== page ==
Open house viewings represent a proven property selling process in many parts of the world, including Australia and America and have become more prevalent among proactive agents in the UK during the past few years. They work on all sorts of levels, from being a sales aid to an instruction winner, and can assist with the conundrum of running an estate agency on limited resources.
As part of planning an open house, agents need to consider the date and duration of the event, the marketing materials and staffing necessary to make it a success, plus decide which of their properties are most suitable. A detailed timetable should be prepared and followed in the run-up to the big day.
Be sure to have enough staff there who know the house well.”
New, sensibly priced, mid-market listings tend to be most suitable for open days; a crowd of viewers in a small property is impractical and can make the property seem pokey. Agents should not be tempted to use open houses to placate existing vendors with overpriced properties that have been on the market for some time; it is a waste of time and money.
Vendors with suitable properties should be involved in the whole open house process. Even if their property fails to sell, a vendor will appreciate their agent’s efforts, thus increasing the chances of them continuing to stick with you and recommending you to others.
Marketing is also key to success. A prominent local newspaper advert, possibly funded in part or wholly by the client, attracts interest. One client of mine produces a full page advert for each open house property. If your company has a good relationship with your local newspaper, push for editorial coverage with an attention-grabbing press release – these events are deemed innovative enough to be considered newsworthy.
Make doubly sure that all property marketing materials are accurate, well designed and have been approved by the vendor.
Emailed communication to all potential applicants is essential and cheap. Snail mail should be used only for potential buyers without email addresses and both media should be used in addition to window displays and website advertising. Consider property portals’ premium advertising services, which allow you to showcase a property. ‘Open house’ fl ashes in on websites and window displays should be used wherever possible. Some agents also invest in bespoke for sale boards or swing boards, promoting details of their forthcoming event.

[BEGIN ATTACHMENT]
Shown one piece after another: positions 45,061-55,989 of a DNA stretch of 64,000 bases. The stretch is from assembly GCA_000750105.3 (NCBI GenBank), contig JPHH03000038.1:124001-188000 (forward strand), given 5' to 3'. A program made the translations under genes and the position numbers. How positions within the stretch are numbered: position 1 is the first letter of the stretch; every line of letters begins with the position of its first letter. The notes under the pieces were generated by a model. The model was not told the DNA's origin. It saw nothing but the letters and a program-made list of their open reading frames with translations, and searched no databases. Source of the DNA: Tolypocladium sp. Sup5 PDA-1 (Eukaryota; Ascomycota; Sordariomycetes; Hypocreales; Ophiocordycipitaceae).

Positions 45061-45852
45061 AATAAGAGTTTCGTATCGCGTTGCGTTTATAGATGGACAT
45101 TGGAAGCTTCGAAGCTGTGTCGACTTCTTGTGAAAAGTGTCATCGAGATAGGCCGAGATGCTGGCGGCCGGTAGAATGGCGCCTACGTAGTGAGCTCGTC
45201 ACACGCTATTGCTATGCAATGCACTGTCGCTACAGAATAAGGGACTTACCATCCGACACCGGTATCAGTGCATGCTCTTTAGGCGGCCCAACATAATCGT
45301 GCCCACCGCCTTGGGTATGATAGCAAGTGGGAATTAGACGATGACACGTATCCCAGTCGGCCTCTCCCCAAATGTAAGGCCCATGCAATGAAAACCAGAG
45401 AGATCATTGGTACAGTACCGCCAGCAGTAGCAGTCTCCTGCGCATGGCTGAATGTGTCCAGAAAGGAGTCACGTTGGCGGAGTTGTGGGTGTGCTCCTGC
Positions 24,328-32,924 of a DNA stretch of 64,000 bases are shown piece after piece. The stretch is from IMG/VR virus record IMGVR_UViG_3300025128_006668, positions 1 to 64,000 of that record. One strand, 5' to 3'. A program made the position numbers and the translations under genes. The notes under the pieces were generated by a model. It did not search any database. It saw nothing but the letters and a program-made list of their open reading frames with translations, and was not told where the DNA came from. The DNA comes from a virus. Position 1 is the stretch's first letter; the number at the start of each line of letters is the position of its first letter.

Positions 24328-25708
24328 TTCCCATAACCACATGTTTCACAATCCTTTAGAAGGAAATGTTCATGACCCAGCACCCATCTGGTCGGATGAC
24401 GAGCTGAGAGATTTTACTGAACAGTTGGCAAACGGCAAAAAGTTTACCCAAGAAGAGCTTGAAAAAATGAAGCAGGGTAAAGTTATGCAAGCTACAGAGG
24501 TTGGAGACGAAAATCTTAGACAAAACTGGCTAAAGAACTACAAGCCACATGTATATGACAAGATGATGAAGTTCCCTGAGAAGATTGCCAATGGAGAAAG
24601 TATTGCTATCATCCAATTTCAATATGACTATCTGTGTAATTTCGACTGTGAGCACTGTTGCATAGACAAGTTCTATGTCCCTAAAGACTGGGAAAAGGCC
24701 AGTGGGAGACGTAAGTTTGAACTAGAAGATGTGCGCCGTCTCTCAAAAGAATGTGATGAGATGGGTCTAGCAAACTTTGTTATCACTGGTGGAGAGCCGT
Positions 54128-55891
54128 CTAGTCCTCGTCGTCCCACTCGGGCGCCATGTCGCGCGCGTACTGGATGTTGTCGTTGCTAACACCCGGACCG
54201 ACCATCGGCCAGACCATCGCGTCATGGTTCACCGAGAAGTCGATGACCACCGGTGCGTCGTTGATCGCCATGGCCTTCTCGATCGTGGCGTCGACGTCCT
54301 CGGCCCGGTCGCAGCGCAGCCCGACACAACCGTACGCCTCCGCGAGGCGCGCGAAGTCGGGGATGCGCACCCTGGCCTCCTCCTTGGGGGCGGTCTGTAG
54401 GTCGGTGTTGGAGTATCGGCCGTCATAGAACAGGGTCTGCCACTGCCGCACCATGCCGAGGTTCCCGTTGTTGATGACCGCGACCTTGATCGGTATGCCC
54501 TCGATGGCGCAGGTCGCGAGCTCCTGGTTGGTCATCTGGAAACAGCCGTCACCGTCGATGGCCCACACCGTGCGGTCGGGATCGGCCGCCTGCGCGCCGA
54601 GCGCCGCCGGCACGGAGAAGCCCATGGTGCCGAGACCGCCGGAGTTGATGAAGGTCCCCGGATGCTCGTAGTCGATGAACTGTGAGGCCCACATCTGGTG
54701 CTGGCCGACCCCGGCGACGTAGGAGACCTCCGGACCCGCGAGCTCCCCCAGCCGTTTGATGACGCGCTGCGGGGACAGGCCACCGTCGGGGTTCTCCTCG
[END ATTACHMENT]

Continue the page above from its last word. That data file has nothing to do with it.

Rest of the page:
Social media should be widely used to promote the event. Facebook and Twitter are powerful – use hashtags for the location so that anyone searching for that location will find it easily.
Employing the services of a home stager has proved helpful for some agents. These firms are skilled at ensuring a property is presentable for viewing, which means that it is tidy and decorated to an acceptable standard for prospective buyers.
Vendors should be advised to store valuables and personal papers, so there are no security issues on the day. It may also be prudent to advise clients’ neighbours about the event, which if you’re lucky, will result in it being promoted through word of mouth with local residents.
The lead time between agreeing the event with your clients and the big day should be around three weeks, which will allow you time to generate sufficient interest. It is important not to be tempted to allow viewings any earlier, to maximize a sense of urgency on the day.
Saturdays and Sundays work best for open house days, starting mid-morning for a duration of one or two hours. In the run-up to the day, you need to decide how many staff you require to manage enquiries and viewings, which you can base on the level of interest you have managed to so far generate. Whoever you choose, make sure they are fully conversant and knowledgeable regarding the subject property – they must have visited it and familiarised themselves beforehand.
You also need to determine your vendor’s role. In many cases, it may be best to suggest your clients delegate full responsibility for their sale to you. Purchasers are likely to be more honest and open with questions and feedback if they don’t have to worry about upsetting a property owner.
Materials necessary on the day include sets of sales particulars and a file containing all relevant information relating to advertised properties, including information on the local area, schools, transport links and key amenities.
Feedback sheets should also be available to agents, which they can use to record viewers’ comments and then relate these back to their clients. You should check whether clients would prefer these completed by you and your staff, or by viewers in their own words. Blank registration forms should also be available to enable agents to collate details of new applicants.
Ask viewers their opinion on the price, regardless of their thoughts on the property – this third party feedback will prove vital in the negotiation stages or when suggesting any subsequent price adjustments.
Whatever the success rate of an open house, you can use it as a value-added service to help justify your fee, which in turn will help you win further instructions.
Julian O’Dell is founder of TM Training & Development